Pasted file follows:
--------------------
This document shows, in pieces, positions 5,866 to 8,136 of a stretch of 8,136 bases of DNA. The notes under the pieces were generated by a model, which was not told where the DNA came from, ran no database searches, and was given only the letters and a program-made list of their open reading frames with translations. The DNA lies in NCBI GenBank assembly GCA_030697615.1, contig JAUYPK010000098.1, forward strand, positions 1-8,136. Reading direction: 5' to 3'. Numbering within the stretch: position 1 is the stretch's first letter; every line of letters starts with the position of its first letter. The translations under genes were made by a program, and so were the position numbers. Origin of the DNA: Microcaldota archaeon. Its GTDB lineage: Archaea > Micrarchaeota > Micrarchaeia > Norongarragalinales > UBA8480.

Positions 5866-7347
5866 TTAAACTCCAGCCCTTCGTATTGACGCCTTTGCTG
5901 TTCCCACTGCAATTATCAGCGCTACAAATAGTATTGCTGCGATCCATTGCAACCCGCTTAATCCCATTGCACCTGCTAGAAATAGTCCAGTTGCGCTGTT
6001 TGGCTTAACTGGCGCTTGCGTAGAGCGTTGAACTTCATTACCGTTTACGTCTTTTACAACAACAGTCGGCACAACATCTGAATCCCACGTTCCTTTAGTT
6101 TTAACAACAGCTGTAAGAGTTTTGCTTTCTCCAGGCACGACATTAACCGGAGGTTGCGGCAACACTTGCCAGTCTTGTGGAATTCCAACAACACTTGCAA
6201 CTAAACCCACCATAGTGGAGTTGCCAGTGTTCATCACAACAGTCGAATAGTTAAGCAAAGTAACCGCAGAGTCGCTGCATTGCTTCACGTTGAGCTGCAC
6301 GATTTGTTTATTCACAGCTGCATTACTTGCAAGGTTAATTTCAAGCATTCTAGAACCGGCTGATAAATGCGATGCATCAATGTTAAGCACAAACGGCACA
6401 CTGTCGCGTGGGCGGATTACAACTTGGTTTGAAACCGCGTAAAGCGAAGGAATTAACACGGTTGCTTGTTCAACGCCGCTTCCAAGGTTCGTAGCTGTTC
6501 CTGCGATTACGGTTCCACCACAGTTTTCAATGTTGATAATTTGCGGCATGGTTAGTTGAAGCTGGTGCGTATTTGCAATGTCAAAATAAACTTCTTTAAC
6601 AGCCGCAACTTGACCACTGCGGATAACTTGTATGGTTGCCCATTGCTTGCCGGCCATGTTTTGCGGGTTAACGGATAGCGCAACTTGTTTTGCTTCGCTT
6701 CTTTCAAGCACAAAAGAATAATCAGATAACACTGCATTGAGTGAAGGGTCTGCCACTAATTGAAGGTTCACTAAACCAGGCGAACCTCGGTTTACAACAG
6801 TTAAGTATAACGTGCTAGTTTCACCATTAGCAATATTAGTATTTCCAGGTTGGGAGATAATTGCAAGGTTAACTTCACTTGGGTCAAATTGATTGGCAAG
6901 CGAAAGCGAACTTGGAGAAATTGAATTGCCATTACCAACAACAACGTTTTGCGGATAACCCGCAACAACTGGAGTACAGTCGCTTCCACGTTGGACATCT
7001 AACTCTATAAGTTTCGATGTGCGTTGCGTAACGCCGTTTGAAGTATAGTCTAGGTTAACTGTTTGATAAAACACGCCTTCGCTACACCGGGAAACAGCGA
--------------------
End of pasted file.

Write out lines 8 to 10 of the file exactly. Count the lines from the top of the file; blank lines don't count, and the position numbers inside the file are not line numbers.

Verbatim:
6301 GATTTGTTTATTCACAGCTGCATTACTTGCAAGGTTAATTTCAAGCATTCTAGAACCGGCTGATAAATGCGATGCATCAATGTTAAGCACAAACGGCACA
6401 CTGTCGCGTGGGCGGATTACAACTTGGTTTGAAACCGCGTAAAGCGAAGGAATTAACACGGTTGCTTGTTCAACGCCGCTTCCAAGGTTCGTAGCTGTTC
6501 CTGCGATTACGGTTCCACCACAGTTTTCAATGTTGATAATTTGCGGCATGGTTAGTTGAAGCTGGTGCGTATTTGCAATGTCAAAATAAACTTCTTTAAC